Look North for a decent pint before heading East for Olympics Stadium
Added: Saturday, July 14th 2012
If you’re going to the Olympics and catch the train from St Pancras to Stratford International, you will find some fine watering holes in the King’s Cross, St Pancras and Euston area if you fancy a decent pint before arriving in the Heineken-only zone of East London.
First stop for passengers arriving at St Pancras International is the Betjeman Arms at the Euston Road end of the station. It’s on the first floor, alongside the Eurostar platforms. The Betje, as it’s quickly been nicknamed, pays homage to the former poet laureate, Sir John, who campaigned successfully to save the station from the dreaded modernisers.
The pub cleverly manages to combine a genuine “pubby” atmosphere with good dining facilities. The main bar area has comfortable seating that gives views of the open kitchen area where meals are prepared.
The bar is large and service is fast even at busy times when passengers are waiting for trains. A large outdoor area (pictured) at the front of the pub has further expansive seating and is a good place to eat, drink and watch the lucky people heading for the continent. There’s a further terrace at the back of the Betje alongside steps down to Pancras Way.
The pub is owned by Young’s, once a much-admired Wandsworth brewery that stopped making beer in 2006 and turned itself into a pub company. Its beers are now made by Charles Wells in Bedford. You will find Young’s Bitter on the bar but the choice is wide and includes Adnams Broadside from Suffolk, Sharp’s Doom Bar from Cornwall and a house beer, Betjeman Ale, that’s also brewed by Sharp’s.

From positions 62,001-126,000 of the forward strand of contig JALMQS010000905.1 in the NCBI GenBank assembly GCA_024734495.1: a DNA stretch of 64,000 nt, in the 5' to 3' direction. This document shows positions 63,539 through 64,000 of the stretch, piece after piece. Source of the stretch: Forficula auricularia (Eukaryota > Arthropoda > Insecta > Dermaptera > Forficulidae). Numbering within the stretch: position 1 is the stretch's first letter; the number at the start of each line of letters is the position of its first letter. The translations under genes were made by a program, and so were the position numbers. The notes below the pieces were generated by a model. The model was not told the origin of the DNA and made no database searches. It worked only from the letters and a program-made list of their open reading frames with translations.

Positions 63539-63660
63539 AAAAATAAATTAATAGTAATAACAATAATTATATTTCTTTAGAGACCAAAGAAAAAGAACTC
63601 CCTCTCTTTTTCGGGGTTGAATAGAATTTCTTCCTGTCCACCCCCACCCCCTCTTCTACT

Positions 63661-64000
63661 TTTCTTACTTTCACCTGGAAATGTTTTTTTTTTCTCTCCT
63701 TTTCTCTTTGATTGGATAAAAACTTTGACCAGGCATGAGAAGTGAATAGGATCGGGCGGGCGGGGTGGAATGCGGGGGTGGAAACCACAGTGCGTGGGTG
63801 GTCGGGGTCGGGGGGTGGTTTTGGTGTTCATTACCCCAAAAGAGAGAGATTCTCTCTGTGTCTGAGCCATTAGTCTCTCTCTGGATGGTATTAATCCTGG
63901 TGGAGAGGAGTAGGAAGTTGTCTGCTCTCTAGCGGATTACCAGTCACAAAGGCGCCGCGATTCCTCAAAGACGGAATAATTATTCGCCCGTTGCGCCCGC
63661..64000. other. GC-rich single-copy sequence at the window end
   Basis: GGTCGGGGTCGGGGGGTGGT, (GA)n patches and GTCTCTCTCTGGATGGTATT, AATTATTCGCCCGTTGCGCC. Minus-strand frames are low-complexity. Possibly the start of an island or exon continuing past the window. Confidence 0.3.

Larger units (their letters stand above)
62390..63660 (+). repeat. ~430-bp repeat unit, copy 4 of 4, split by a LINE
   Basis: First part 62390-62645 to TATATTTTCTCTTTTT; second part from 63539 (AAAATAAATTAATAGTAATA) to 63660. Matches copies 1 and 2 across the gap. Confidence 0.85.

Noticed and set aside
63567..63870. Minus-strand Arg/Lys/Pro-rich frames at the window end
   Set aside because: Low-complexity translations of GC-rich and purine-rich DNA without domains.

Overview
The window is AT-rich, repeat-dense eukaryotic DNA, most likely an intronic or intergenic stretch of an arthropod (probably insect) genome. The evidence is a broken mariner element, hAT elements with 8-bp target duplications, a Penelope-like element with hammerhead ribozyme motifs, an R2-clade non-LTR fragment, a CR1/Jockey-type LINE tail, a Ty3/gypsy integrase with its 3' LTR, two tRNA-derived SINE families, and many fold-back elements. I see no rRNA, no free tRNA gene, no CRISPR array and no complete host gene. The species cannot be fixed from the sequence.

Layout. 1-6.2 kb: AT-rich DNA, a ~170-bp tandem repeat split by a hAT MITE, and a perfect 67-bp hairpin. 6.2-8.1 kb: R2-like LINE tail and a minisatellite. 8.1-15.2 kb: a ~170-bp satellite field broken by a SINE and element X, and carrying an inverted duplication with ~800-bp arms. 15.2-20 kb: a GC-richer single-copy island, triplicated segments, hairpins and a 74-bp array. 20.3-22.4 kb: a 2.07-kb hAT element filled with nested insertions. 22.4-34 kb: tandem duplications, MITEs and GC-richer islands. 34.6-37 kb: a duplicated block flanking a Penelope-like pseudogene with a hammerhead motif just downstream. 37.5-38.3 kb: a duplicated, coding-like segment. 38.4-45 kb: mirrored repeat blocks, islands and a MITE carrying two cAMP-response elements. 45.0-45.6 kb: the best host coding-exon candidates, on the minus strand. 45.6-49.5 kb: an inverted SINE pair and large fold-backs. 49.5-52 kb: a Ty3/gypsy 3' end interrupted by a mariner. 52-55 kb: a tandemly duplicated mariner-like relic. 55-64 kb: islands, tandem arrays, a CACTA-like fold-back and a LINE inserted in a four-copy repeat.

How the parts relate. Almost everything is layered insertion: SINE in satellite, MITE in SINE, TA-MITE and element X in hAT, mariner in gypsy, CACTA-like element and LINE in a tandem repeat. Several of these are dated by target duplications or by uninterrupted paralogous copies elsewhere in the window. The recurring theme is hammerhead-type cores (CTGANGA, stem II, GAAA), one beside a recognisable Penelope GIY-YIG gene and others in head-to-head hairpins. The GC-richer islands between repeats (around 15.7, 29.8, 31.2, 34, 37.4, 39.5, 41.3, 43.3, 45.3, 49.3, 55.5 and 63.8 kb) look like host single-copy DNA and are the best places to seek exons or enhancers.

On the food front, the menu includes soup, fish and chips, duck salad, vegetarian pasta, fillet of salmon, burgers, peppercorn steak and cheeseboard. To prove its pub credentials, there’s a a roast lunch on Sunday.
If you arrive at St Pancras on Thameslink, the nearest pub is not the Betjeman but a new Fuller’s pub at the recently revamped King’s Cross station. Cross the road to King’s Cross and to the right of the platforms that serve East Anglia a wide staircase leads to the Parcel Yard, a brilliant conversion of an old railway facility. It’s vast, with several side rooms leading off the main bar, with wood panelling and old railway memorabilia.
The bar is long and low and groans with a vast range of cask beers. There’s the full Fuller’s portfolio: Chiswick Bitter, Discovery, London Pride, Bengal Lancer and ESB, plus guest beers from other companies. The most interesting beer at the moment is a new Fuller’s brand called Wild River. It’s new in every way, as it marks a major departure for the Chiswick brewery, which usually remains loyal to English ingredients, including local hop varieties.
But Wild River, 4.5%, uses four American hop varieties: Cascade, Chinook, Liberty and Willamette. They give tingling citrus aromas of grapefruit, orange and lemon to the beer, quite different to the more restrained spice and pepper character of traditional English hops.
The Parcel Yard employs a chef, Raymond Corrie, who has designed some tempting pub grub that starts with breakfast and extends through lunch. The menu includes such starters as soup, smoked salmon, salt beef salad, and cauliflower and blue cheese salad, followed by mains of roast artichoke tart, rump steak, cheeseburger, battered cod, steak and ale pie, goat’s curd and tomato salad and that old London pub standby, bangers and mash.
There’s also beer relief at Euston. Fuller’s owns the Doric Arch pub close the station concourse. It’s a small and intimate pub with plenty of seating, railway memorabilia and an excellent range of Fuller’s beers. My favourite is another recent addition to the range, Bengal Lancer, 5%, one of the finest modern interpretations of India Pale Ale.
There’s a wide-ranging food menu available until 9pm. You can choose from sandwiches and light bites, or soup, salads, burgers, fish, sausage and mash, gammon, steaks and mushroom risotto.
For something completely different – and for once the cliché holds true – try the Euston Tap built into the Victorian arch on Euston Road, all that remains of the original station. The Tap is tiny but manages to offer a vast range of beers. There are always eight cask ales on tap but of special interest is the large number of imported draught beers, including many hoppy beers from the United States.
There’s choice a-plenty at the three stations. If, like me, you’re not too fussed about the Olympics, stay in one of the pubs and enjoy the beer.